Baseball's Greatest Players of All Time

Jeremy KaufmanSenior Analyst IJanuary 24, 2008

Hypothetically, if you can go back to the very dawn of baseball itself, and assemble a team of the greatest players of all time, what would your starting lineup be?

It’s a tough one, I know. However, I’m going try to figure it out. Feel free to argue with my picks, I’m sure a lot of you will.

Catcher: Josh Gibson

That’s right, I did it. I picked a player who never even played a game in the majors. But you know what, it doesn’t even really matter. Gibson was one of the greatest hitters to ever live.

While there are no official statistics from the Negro Leagues, it is a generally accepted consensus by the testimonies of fellow players that Gibson had approximately 800 career home runs.

And besides, Jackie Robinson came from the Negro leagues, and went on to have a Hall of Fame career.

The scary thing is Josh Gibson was even better.

First Base: Lou Gehrig

A career .340 hitter and 493 career home runs, Lou Gehrig was one of the greatest Yankees of all time. He was an outstanding player and an outstanding person, and I would take him at first base over anyone else out there.

Second Base: Roger Hornsby

Can you possibly imagine anyone, let alone a second baseman, hitting above .400? Well Hornsby did it, a more than once actually.

Hornsby was one of the greatest hitters of all time, for any position. His defense wasn’t great, but his unrealistic hitting made up for it.

Third Base: Mike Schmidt

Not only was his batting amazing, his defense was too. Schmidt never was the most popular player in the league, but he certainly was one of its best.

Shortstop: Alex Rodriguez

I’m sure a lot of you don’t like this one, but come on, let’s be real, A-Rod’s offense is out of this world, and he already had two gold gloves before switching positions. It was a very hard choice, but I had to give it to him.

Left Field: Barry Bonds

Yeah I know, I didn’t want to give it to him either. You can’t argue with the talent though, the man is out of this world.

Even before Bonds’ alleged juicing days, he had Hall of Fame batting numbers, tons of stolen bases, and about seven gold gloves (I can’t think of another left fielder that has one).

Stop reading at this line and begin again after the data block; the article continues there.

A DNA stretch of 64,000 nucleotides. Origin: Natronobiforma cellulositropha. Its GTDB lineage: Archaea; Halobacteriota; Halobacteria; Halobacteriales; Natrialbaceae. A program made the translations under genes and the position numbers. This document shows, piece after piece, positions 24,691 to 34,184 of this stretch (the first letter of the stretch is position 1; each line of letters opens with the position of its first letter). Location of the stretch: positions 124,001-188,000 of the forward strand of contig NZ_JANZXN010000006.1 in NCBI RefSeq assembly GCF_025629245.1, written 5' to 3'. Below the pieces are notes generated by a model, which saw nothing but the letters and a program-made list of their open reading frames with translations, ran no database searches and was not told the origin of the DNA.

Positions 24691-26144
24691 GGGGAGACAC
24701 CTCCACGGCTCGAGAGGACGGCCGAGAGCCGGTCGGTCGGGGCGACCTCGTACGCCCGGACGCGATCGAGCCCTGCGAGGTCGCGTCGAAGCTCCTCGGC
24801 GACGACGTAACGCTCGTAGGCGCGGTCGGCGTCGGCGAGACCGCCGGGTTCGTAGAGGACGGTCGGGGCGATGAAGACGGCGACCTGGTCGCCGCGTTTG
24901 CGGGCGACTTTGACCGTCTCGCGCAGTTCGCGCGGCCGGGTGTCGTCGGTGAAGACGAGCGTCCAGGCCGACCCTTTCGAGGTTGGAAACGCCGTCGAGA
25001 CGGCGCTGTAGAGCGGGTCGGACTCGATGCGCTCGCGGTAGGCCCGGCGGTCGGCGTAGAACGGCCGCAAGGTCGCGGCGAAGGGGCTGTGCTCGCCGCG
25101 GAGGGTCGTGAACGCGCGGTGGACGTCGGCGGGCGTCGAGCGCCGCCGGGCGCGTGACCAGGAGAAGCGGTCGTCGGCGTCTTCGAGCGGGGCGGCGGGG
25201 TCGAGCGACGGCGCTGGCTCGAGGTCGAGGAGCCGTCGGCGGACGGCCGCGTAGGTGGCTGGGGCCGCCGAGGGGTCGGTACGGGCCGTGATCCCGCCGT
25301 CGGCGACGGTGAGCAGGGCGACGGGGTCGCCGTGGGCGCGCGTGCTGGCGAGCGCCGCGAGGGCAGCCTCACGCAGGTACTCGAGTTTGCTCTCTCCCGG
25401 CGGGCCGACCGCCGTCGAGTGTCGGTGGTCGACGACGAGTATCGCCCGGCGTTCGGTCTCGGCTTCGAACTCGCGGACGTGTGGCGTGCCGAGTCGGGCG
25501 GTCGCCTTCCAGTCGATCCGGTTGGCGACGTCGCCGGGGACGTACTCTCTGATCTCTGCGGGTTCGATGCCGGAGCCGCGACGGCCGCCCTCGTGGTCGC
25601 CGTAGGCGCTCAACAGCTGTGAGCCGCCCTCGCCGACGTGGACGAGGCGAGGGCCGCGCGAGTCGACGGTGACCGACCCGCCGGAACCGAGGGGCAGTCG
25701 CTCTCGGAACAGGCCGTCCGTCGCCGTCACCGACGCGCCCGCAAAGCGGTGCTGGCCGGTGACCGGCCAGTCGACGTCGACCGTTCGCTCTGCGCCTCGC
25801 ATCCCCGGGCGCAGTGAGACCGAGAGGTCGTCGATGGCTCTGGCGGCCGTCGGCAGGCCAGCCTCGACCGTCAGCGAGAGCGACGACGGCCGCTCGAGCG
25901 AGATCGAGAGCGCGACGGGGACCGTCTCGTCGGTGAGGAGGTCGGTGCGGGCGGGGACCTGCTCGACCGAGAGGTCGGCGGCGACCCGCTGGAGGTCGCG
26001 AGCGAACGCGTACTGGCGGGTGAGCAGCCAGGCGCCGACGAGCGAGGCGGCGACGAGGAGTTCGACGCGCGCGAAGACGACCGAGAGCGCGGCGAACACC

Even though he may not be the greatest human being in the sport, I still feel he is one of baseball’s greatest players.

Center Field: Willie Mays

Yet another tough one, but in the end though, Mays really did have everything—power, speed, and incredible defense. Overall, he was likely one of the top ten players of all time.

Right Field: Babe Ruth

I dare you to argue with this one; I dare you.

Ruth is the greatest player of all time, with over 700 homeruns and an incredible batting average. In addition, he hit home runs in a time when they didn’t exist, at least not like that.

Even if that isn’t good enough, he had Hall of Fame-type pitching numbers before becoming a right fielder.

Designated Hitter: Ted Williams

He might be the best pure hitter of all time. If I’m not mistaken, he was the most recent player in baseball history to have over a .400 batting average in a season, meaning it happened in a time in which the pitching was far superior to the kind that hitters like Hornsby and other .400 hitters faced.

Starting Pitcher: Walter Johnson

With 417 career wins, a 2.17 career ERA, and a 100 mph fastball, Walter Johnson was the most dominant pitcher of his ERA, and in my opinion, of all time.

Oh yeah, he also had 24 career home runs. Not bad for a pitcher.

Closer: Mariano Rivera

Rivera is simply the most dominant closer of all time. While most great closing pitchers stay great for only a few years at max (see Eric Gagne), Rivera managed to maintain his dominance for over a decade.

In the 9th inning with a game on a line, Rivera is the man I want with the ball.